As a new parent, one of the big things you do right after the birth of your child is decide on a pediatrician. Sometimes you are referred to one by other parents with glowing reviews, often times if you give birth in a hospital, they will assist you in deciding what pediatrician to take your child to, and sometimes you don’t have much of a choice, your insurance company will already have a list for you to choose from. Often military families must see the pediatrician at their particular health facility and other government forms of healthcare will often direct new parents to a specific pediatrician. And it’s usually right away. There are numerous check-up, immunizations, hearing tests, vision tests, and then the monthly, and then yearly check ups begin. In the early days and months and years of parenthood, it’s not a difficult question, “when do I stop going to a pediatrician” because it’s not something you think about, and your children surely aren’t asking, they probably don’t even think about the pediatrician unless they are sick or due for a shot. Then suddenly, perhaps right before the teen years, your child, for a variety of reasons may ask you, “when do I stop going to a pediatrician?”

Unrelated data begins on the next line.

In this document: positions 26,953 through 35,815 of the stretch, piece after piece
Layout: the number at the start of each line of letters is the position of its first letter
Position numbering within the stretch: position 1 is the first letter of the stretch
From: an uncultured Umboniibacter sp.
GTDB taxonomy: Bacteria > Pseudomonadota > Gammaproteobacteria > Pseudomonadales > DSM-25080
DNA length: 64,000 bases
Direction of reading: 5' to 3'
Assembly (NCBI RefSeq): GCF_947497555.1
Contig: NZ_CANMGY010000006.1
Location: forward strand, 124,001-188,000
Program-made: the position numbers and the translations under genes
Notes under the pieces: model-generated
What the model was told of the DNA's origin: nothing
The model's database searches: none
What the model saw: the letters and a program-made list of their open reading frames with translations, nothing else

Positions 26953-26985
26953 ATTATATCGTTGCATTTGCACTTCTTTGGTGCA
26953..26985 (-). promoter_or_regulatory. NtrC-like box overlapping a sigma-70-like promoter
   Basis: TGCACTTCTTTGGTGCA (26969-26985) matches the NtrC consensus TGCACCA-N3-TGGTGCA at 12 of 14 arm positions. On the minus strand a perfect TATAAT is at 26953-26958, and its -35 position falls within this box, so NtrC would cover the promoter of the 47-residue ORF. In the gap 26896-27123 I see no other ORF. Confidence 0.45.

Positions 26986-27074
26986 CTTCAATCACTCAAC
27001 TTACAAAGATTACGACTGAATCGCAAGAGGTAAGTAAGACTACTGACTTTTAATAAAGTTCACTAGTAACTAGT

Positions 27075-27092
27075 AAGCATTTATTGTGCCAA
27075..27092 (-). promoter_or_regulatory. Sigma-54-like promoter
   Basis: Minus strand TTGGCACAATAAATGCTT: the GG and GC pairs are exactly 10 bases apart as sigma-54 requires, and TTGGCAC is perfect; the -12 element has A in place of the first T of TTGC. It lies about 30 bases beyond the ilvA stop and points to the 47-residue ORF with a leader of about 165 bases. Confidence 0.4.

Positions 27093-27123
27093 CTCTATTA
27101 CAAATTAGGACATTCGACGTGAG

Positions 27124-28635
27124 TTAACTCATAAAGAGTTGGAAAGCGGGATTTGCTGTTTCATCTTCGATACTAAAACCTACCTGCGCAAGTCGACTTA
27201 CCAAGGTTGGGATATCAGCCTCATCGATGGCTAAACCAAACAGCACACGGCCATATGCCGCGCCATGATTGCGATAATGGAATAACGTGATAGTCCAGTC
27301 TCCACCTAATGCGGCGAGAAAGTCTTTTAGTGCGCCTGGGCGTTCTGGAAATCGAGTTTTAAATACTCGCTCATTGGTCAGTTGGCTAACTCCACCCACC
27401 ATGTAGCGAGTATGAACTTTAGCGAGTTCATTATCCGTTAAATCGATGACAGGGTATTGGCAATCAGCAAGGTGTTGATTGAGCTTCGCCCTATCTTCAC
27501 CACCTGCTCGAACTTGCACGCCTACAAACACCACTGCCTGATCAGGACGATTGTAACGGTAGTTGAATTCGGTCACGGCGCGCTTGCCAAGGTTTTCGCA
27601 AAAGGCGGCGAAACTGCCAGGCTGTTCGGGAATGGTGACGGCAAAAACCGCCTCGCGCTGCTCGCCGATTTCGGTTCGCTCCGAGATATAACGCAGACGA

Reasons To Stay With Your Pediatrician
There are many reasons why a parent would want a child to remain with their pediatrician for as long as possible, and some of these reasons may also be why a child would like to stay with their familiar doctor. If a family lives in the same area permanently, or for most of the child’s early life, it makes sense to stay with the pediatrician for obvious reasons. Continuity of care, knowing the doctors, nurses and staff, familiarity of appointment making procedures, etc. Records are intact and all together in the same place, so they are easy to gather if needed. Most pediatric offices will take children through their teen years, some will even see a child into their twenties. The Pediatric Center will see patients from birth to age nineteen, for instance. If you have a child with special needs or a rare condition, it is an especially good idea to stay with your pediatrician through the years as he or she will know what to expect from your child and be familiar with treatments that could benefit your child. Your child also may feel more comfortable staying with a healthcare team that understands his or her condition and doesn’t have to ask the same questions over and over every time there is a new visit or concern. So when the question comes up, “when do I stop going to a pediatrician?”, these are some of the reasons not to stop that can be discussed. As mentioned before, The Pediatric Center is happy to provide care for a patient from birth to age nineteen. Recap of reasons to stay with your pediatrician:
- Continuity of Care
- Familiarity with Healthcare Team For Child
- Records Are All Together And Easy To Access
Reasons To Switch From A Pediatrician To Another Kind Of Provider